|Day and time||Thursday, March 14th, 2013: 10:00 – 11:30|
A universal feature of modern life is the invasion of privacy that occurs every day and in a variety of forms. Invasive surveillance activities are carried out in the name of preventing terrorism and stopping fraud. Crime control has become synonymous with surveillance technologies, information technologies and databases. The boundaries of public and private life have become blurred, and privacy has become compromised in the name of protecting the public. At the same time, users of social networks and Web 2.0 services voluntarily give away their information – supposedly to other users, but whether they know it or not, they are also giving it to companies and whoever is interested in the data freely available on the Web. Google and Facebook’s power are being discussed more and more in the media, opening up a discourse about companies and citizens’ handling of personal information.
The idea of a right to privacy has been a long-debated issue. For some, privacy protection can only occur through the development of transparent standards; for others, privacy is already an outdated concept. Attempts to ensure privacy protection have focused on the notion of personal data and legal frameworks. More recently, privacy-enhancing technologies have become an important technological advance, although they have not been widely adopted by the online community. It is widely acknowledged that existing legal frameworks fall short in terms of impacting on organisational practices. Thus the question dealt with in this session: how can privacy be protected in the future Internet world and how can the protection keep up with the dynamic technological developments.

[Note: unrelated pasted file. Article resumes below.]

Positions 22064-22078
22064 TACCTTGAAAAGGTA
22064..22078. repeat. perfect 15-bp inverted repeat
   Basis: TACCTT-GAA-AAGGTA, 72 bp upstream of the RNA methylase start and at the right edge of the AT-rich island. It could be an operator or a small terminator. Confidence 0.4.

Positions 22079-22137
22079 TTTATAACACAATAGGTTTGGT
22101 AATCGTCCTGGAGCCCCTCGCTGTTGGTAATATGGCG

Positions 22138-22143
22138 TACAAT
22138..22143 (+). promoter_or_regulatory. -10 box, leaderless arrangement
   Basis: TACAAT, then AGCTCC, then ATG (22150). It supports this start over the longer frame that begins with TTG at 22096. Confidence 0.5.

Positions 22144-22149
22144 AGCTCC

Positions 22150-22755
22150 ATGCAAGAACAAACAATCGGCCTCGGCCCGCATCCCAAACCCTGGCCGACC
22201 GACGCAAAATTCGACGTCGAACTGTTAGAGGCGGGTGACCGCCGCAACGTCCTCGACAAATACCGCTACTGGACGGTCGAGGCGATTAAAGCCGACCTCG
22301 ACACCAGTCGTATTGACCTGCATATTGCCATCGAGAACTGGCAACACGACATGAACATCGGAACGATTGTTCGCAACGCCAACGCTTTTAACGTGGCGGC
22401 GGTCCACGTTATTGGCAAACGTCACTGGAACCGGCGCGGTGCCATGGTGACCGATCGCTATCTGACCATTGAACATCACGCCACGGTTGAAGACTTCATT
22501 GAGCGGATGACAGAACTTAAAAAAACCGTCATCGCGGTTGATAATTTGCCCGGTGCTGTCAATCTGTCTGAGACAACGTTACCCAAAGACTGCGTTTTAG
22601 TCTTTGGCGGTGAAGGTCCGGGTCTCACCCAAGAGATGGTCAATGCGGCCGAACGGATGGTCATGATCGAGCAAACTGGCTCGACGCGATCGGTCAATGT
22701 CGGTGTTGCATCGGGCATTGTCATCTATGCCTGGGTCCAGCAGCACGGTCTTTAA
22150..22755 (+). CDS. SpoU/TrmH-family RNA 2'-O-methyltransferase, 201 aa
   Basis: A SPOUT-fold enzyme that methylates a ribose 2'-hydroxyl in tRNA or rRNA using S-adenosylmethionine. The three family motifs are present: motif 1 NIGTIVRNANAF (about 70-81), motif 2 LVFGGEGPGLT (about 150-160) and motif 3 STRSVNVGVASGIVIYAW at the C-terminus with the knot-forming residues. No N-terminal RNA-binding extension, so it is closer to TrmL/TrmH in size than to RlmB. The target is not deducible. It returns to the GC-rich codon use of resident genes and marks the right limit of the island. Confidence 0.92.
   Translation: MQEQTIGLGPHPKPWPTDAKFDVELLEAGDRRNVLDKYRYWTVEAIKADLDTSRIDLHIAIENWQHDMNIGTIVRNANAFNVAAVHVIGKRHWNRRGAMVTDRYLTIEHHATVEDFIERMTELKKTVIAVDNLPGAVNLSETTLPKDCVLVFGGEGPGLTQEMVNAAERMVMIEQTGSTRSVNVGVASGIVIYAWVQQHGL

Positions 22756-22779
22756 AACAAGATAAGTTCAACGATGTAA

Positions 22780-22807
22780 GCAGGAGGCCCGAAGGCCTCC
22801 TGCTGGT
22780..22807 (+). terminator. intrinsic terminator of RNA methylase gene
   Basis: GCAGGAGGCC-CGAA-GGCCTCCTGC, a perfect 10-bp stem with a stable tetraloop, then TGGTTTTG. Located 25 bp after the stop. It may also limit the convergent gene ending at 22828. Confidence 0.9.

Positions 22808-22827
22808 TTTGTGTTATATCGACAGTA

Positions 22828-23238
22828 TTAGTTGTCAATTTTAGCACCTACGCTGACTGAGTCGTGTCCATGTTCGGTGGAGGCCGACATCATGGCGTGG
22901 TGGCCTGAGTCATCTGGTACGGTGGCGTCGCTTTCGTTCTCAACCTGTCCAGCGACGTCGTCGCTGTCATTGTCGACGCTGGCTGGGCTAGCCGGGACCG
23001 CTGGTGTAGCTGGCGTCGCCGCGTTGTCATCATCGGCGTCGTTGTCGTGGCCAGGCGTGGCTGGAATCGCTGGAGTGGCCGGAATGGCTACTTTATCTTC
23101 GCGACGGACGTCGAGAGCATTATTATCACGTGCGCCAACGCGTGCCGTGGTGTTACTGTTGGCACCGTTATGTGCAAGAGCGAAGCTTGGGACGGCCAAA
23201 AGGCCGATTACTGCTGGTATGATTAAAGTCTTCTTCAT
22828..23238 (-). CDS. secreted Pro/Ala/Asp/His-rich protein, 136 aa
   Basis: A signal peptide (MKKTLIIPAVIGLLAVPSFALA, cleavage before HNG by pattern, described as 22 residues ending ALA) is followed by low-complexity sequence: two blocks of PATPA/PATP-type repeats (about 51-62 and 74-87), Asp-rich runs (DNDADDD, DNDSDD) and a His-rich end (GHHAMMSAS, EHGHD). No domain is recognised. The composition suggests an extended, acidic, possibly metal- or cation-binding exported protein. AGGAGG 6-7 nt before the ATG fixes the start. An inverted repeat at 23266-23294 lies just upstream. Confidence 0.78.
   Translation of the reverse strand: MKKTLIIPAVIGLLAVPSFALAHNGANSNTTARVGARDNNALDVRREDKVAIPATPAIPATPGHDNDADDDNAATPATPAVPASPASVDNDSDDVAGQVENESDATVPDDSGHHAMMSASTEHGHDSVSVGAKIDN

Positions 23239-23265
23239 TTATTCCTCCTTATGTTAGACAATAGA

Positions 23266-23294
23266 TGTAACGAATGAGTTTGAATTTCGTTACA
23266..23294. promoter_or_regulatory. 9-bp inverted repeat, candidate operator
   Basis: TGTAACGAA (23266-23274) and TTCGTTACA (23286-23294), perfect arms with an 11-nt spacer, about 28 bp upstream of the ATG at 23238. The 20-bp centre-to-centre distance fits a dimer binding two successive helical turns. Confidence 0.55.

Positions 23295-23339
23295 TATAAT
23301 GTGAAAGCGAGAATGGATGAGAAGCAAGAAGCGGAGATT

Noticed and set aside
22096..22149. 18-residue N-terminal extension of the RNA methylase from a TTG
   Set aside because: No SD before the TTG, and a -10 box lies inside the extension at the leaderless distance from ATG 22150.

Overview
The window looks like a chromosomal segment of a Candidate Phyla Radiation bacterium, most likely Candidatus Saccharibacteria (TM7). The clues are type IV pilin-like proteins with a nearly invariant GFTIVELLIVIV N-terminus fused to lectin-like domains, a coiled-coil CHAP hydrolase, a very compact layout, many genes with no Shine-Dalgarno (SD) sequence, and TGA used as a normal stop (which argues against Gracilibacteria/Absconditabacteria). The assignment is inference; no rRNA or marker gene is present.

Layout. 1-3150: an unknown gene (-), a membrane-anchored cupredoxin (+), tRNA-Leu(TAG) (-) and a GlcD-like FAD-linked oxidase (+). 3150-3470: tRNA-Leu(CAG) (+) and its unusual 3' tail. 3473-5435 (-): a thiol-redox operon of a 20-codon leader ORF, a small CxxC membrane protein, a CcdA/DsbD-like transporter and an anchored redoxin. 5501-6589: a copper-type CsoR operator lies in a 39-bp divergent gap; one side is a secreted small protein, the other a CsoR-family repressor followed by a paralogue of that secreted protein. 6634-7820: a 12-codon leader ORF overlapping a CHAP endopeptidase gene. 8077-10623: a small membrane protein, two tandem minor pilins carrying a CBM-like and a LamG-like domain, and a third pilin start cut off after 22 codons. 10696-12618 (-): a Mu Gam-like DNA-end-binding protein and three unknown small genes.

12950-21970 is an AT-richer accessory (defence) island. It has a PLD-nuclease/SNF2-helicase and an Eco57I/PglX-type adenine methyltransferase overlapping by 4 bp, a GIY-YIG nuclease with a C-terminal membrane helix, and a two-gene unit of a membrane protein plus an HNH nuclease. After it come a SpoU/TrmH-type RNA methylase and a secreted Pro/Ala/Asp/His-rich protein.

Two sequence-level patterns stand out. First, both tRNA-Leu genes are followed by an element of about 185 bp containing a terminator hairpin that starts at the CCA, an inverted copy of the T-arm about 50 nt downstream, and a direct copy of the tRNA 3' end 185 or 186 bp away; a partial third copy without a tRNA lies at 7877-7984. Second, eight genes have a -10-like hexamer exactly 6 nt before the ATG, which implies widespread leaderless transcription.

The abstracts of the session can be read here.
Presentations of the session:
- Michael Friedewald
- S. Strauss/ M. Nentwich
- S. Sevignani/ Chr. Fuchs
- L.M. Hilty/ B. Oertel/ M. Wölk
- P. Schütz/ M.Friedewald
- J. Pridmore